RACY CASES-14 .
A V Vedpuriswar and V Pattabhi Ram
Sam taught Service Marketing in the same high profile B-School in which Chatshow taught Knowledge Management. It was his first class for the new batch of second year students. He had been into teaching for a little over 20 years and always exuded confidence. Chatshow had warned him of Bhoka (he was so good that this was the only way that students could get even with him) who challenged conventional wisdom. But Sam pooh-poohed Chatshow saying he could handle them all. Like Chatshow, Sam was a popular teacher with an engaging pedagogue. After proudly introducing himself to the class as Service Sam, he briefly outlined the course content and the grading mechanism. And then got into his interactive stride.
Sam: Do you think you will benefit from this course?
Class: (in chorus): Yes sir.
Class: Sir, today’s economy is a service economy. In most developed countries, services account for more than 70% of GDP. India too is heading in that direction. The best jobs are lying in services. Service is to sunrise as manufacturing is to sunset. This course is going to add a lot of value for us.
Sam was happy with the response. But he was alarmed at hearing the jargon “adding value”. He was convinced that these MBA blokes used the term loosely without really understanding what it meant. So he got into his next volley of questions.
Sam: Why do we need a separate subject called Service marketing?
Class: Because services are different from products.
Sam: Pray how?
Class: Sir, a product is tangible. A service is not. A service cannot be seen. It cannot be tasted. It cannot be felt. It cannot be heard. It cannot be smelt.
Sam: Any more differences?
Class: Services are delivered and consumed instantaneously. Products are manufactured, stored as inventory, distributed through channels and consumed many days later.
Sam was impressed. These guys seemed to know their marbles. Most importantly the answers were coming from different directions of the class. This was very unlike some other classes where a bloke or two would dominate the chat. It was a joy to teach a bunch of highly motivated students.
Sam: Is that all folks?
Class: There is a high degree of variability in the case of services. Here “People” play a crucial role. This is not so true of products. The quality of a service is people centric. If a chef changes in a restaurant, I may not visit the restaurant again.
Class: A barber leaves the saloon. I will get my hair dressed in the new saloon where my favorite barber has relocated. My auditor changes his firm and I shift to the new firm. Different people deal with customers in different ways
Sam: Well anything else?
Class: Services are perishable. They cannot be stored. An empty seat on an airline flight is lost forever.
Sam was thrilled by the way the class was progressing. It looked like the guys hadn’t forgotten Philip Kotler whose colourful book they had read in the first year Basic Marketing course. He complemented them on their quick response and good grasp of basic marketing concepts. Smiles were exchanged amongst students across the oval shaped classroom that had gallery type seating and which accommodated 90 students. Sam mentally heaved a sigh of relief. He seemed to have got the class on his side.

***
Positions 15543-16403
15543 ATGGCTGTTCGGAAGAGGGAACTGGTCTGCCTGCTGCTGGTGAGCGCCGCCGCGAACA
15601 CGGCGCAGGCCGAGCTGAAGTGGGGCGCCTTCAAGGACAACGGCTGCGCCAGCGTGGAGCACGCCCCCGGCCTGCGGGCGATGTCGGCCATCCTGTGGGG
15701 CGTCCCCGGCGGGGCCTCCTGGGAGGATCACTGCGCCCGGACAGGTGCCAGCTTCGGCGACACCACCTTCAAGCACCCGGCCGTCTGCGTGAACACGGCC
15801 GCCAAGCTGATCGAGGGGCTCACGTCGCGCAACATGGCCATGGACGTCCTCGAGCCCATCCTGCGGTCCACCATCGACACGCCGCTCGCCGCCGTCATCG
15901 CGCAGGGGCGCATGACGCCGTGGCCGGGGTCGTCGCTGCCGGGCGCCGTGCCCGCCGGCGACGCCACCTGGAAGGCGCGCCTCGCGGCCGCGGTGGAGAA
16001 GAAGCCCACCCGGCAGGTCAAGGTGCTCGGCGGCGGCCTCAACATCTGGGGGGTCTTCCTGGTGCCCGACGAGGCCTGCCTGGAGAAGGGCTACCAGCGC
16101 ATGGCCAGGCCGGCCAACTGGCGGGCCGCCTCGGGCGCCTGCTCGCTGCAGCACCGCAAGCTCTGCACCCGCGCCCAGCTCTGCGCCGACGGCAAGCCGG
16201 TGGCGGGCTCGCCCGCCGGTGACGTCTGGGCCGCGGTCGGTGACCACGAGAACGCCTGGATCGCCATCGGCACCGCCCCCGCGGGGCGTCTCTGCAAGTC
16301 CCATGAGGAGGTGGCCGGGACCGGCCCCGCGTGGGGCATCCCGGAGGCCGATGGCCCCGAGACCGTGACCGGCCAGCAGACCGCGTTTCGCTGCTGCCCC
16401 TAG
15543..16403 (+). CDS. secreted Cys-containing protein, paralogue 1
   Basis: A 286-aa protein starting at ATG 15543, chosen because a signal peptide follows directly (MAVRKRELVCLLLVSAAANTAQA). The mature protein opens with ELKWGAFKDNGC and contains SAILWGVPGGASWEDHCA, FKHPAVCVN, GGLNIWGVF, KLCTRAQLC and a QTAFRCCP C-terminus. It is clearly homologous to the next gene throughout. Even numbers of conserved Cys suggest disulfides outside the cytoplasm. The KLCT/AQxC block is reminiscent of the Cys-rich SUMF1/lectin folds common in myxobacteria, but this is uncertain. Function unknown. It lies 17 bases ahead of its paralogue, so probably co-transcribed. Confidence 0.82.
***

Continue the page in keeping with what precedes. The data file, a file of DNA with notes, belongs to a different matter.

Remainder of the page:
That was when the jean clad, mop haired, bespectacled Bhoka spoke up. He gave both Sam and the class a jolt.
Bhoka: Sir, can I make a point?
Sam: Sure, go ahead.
Bhoka: I don’t think there is any difference between a product and a service.
Sam (a shade irritated): Can you elaborate?
Bhoka: Let me take the first point. A service can also be tangible. Take McDonald’s. It is in the services business but what it makes are burgers. Burgers are as tangible as anything else.
Bhoka: Two, like products, services can also be stored. A software is stored on a computer. Many routine responses to customer queries in the tourism industry are stored in databases. Automated responses drive customer service in several service industries including airlines and banks.
Sam: Third point?
Bhoka: I do not think people are any the less critical in the case of products. Like you need good doctors to run hospitals, you need good people to design, manufacture and market products. Surely people played a key role when Tata Motors designed the Indica? And when Sony designed the Walkman?
Sam was beginning to get the jitters. Bhoka continued: “Products can be as perishable as services. A vegetable is a product. A vegetable vendor has to sell it by the end of the day. A newspaper is a product. A newspaper boy has to sell it the same day. Laptops are products. They have to be sold within a reasonable time. If microprocessor technology changes, laptops lose value sharply. That is why a company like Dell has pioneered the build-to-order, direct selling model”.
The class was getting excited. Bhoka, like Sachin Tendulkar, in full flow, was always a pleasure to watch. And here he was challenging the natty professor, in a way only he could. Well, what had he said? “Services can also be tangible”. “Services can also be stored”. “People are important everywhere”. And “products are also perishable”.
Sam was looking like a wounded tiger. And feeling like a confused scientist. Bhoka seemed to have demolished all the concepts, Sam held sacred. Did this mean that there was no difference between products and services? No service economy? No knowledge economy? The gong went and Sam ran for cover.
Of course the class didn’t know that. Sam had a reputation. And the class believed that like a master storyteller Sam had timed it in such a way that he would offer the answers the next week. Only Sam knew that he had no answers! He had to find them. Well, he had better find them.
First published in the Hindu Business Line